The following is the sequence of operations of an asynchronous PreRequestHandler execution.
- Thread A executes the Global constructor (implemented in Global.asax). In the constructor, the AddOnPreRequestHandlerExecuteAsync method is called. Then Thread A executes Application_Start, Application_BeginRequest, etc.
- Thread B executes BeginPreRequestHandlerExecute.
- Thread C executes MyCallback, EndPreRequestHandlerExecute, Page_Load, and Application_EndRequest.
Thread A, Thread B and Thread C might be different depending on how many tasks in the thread pool.
There is a gap between Thread B and Thread C because there must be some thread(s) to queue the Web service calls, make the calls, receive the responses, and even launch a thread pool thread to execute MyCallback. At the first glance, one might argue that there is no thread gain because there always is (are) thread(s) sitting somewhere to do the tasks mentioned above even though Thread A and Thread B are freed. It is important to understand that the Web services “interface” is the XML message on the wire, not the class definition one may work with to process in VB or C#. Basically there is a dedicated group of threads that is responsible to queue the Web service calls, send and receive all SOAP messages. The following diagram illustrates that.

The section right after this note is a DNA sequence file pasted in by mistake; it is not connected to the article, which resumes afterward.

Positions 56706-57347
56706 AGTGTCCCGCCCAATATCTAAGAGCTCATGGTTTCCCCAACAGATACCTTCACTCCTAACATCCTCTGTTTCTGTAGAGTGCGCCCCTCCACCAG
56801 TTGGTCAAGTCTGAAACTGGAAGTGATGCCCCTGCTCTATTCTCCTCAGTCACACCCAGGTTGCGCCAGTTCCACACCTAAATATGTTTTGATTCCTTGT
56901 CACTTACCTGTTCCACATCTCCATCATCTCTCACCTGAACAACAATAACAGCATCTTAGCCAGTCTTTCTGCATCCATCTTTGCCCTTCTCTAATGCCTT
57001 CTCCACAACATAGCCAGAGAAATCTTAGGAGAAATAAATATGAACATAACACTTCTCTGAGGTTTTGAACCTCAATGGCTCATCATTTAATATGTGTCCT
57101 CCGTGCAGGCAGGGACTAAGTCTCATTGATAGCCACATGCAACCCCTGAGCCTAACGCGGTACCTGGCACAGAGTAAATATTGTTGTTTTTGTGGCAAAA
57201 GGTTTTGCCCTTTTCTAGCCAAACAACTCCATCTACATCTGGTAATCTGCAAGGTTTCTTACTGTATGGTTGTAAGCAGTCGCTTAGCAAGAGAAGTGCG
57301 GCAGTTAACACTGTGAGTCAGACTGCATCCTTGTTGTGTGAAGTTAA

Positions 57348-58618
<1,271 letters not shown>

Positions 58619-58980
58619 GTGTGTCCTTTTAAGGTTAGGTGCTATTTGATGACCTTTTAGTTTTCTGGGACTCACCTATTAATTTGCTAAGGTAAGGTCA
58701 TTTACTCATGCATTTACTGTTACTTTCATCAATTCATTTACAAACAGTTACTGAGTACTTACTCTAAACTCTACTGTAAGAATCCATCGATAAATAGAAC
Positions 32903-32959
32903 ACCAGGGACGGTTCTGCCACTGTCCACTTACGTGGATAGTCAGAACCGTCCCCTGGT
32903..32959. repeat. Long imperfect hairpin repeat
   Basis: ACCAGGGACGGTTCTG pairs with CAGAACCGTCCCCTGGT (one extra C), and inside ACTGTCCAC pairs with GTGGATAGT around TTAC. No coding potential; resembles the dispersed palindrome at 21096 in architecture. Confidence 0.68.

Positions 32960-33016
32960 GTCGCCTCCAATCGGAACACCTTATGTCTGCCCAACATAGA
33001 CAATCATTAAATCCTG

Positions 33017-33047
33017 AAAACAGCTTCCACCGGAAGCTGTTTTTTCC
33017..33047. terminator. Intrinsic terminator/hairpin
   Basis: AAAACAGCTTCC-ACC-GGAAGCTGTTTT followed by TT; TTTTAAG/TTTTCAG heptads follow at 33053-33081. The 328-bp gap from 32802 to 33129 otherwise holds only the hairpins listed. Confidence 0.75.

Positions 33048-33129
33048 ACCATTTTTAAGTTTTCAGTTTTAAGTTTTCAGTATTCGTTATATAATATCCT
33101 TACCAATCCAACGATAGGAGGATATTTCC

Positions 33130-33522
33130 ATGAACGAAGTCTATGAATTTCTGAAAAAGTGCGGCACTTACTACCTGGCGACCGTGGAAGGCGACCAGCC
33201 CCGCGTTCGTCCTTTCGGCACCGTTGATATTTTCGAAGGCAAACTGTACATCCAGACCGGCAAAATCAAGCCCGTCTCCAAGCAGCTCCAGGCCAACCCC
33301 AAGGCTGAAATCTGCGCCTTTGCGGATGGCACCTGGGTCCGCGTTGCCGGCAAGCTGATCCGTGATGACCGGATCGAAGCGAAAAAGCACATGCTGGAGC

All the requests share the same group of threads. So we do have thread gain! This is the key why this approach is efficient.